See our press release for more details about both events, with more pictures.

You can also download the programme for the morning's event, and the letter to the Queen.

Shooshh incident 2011

Shooshh logo

>Early on Sunday morning, 4th December,2011, two gay men were removed from Shooshh nightclub on Crown Hill, Croydon, in what was reported in the press as possible anti-gay discrimination. CAGS has now spoken at length to one of the two gay men involved. He insists that he loves Shooshh and goes there every Saturday night: it's his favourite venue, very welcoming and the place he feels comfortable. He strongly rejects any sug­ges­tion that the incident was homo­phobic. CAGS is pleased that the matter has been clarified so effectively.

General Election 2010

The CAGS Hustings event, 2010CAGS, in conjunction with CHE, organised a campaign of writing to General Election candidates in Croydon and surrounding areas, to ask their views about matters of concern to LGBT people.

See also our Press Release.

In advance of the meeting, we had allocated one of our regular Brief Encounter meetings to a "Hustings session", with representatives of the main political parties.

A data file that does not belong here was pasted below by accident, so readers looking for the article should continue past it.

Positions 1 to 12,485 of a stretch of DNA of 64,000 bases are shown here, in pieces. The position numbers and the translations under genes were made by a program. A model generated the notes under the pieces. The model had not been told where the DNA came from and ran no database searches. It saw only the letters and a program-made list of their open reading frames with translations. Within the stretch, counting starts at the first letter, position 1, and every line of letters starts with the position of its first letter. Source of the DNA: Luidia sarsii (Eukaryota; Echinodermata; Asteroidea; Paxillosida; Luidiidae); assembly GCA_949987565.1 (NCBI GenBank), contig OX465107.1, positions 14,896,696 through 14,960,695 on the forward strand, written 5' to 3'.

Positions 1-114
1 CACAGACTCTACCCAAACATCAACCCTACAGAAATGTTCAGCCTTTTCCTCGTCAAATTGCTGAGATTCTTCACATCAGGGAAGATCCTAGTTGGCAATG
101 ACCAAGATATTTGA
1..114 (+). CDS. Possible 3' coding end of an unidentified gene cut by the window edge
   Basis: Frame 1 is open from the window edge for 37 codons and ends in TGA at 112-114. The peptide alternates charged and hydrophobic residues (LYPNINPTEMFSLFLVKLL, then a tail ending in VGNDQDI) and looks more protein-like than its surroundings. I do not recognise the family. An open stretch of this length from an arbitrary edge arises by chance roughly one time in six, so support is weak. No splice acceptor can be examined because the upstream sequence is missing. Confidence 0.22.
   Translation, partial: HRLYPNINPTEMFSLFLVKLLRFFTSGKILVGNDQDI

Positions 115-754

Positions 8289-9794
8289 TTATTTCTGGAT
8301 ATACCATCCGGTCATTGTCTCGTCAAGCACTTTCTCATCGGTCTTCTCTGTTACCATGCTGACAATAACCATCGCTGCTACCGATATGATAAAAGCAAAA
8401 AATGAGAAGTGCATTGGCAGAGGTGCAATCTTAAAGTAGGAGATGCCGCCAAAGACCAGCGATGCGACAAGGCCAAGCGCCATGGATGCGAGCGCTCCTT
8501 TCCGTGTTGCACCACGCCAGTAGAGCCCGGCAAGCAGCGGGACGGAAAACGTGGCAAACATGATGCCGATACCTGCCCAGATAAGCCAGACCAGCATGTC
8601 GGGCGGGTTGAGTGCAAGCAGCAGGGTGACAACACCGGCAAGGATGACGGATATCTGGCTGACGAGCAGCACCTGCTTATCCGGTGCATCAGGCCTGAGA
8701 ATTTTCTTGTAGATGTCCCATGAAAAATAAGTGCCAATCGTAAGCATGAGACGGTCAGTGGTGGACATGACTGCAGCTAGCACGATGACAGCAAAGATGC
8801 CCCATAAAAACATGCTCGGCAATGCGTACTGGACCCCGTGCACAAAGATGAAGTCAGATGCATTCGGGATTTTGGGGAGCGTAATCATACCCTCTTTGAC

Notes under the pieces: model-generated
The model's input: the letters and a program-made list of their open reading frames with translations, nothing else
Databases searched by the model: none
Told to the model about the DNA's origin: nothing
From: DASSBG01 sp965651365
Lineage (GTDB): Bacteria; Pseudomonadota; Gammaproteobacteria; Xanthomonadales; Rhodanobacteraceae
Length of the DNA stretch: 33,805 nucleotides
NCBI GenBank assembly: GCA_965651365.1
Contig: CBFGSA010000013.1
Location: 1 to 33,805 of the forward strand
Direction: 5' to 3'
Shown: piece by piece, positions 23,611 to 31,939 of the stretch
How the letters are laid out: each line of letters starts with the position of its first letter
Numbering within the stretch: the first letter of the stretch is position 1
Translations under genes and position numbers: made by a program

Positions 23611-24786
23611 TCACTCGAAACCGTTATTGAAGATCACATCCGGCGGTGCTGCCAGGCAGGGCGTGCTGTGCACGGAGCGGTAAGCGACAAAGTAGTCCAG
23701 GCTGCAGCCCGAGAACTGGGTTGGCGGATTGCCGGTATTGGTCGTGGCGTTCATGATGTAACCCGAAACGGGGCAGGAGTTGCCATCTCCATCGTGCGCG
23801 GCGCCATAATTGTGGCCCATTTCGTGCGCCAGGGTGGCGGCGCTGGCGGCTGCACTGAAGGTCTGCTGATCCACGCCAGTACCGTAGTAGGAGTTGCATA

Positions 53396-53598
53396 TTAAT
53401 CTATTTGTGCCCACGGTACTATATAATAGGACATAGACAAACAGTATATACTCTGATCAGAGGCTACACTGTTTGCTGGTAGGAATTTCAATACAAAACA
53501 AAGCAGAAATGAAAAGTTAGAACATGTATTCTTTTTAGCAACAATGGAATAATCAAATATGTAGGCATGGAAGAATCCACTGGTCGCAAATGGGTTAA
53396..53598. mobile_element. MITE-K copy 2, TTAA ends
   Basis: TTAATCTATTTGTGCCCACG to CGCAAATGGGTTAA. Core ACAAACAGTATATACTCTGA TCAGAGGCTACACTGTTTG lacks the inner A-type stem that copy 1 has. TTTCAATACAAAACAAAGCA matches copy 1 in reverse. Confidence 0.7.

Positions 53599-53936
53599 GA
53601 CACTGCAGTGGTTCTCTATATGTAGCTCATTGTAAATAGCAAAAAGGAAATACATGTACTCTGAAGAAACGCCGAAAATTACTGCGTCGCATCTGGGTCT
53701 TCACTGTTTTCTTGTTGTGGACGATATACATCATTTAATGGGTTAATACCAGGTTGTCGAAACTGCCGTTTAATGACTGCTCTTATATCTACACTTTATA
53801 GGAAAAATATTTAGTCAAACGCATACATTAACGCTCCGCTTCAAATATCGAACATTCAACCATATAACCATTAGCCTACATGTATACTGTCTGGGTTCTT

No Homophobia in the Legal Profession!

CAGS members protesting in the streetIn July 2009, a local solicitor, David Moore, of Streeter Marshall, protested that the Law Society was urging law firms to support Pride. His e-mail, leaked to the press, complained that the society was being "hijacked by the gays", and most people wanted to bring up their children "as nature intended". CAGS members staged a protest outside the Streeter Marshall office and handed in a letter of complaint. Subsequently Mr Moore stated that his firm was not homophobic, and he would have expressed himself differently had he thought the e-mail would be leaked.

Rap Lyrics

In the early years of this century there was growing concern about rap artists whose lyrics advocate the beating, burning and murder of gay people. In 2003 we wrote to Croydon Police, and via them to the Metropolitan Police Force, asking that the Met should warn those who sell and distribute these lyrics that they may face prosecution for incitement to murder or conspiracy to incitement if they continue. Read our letter on this.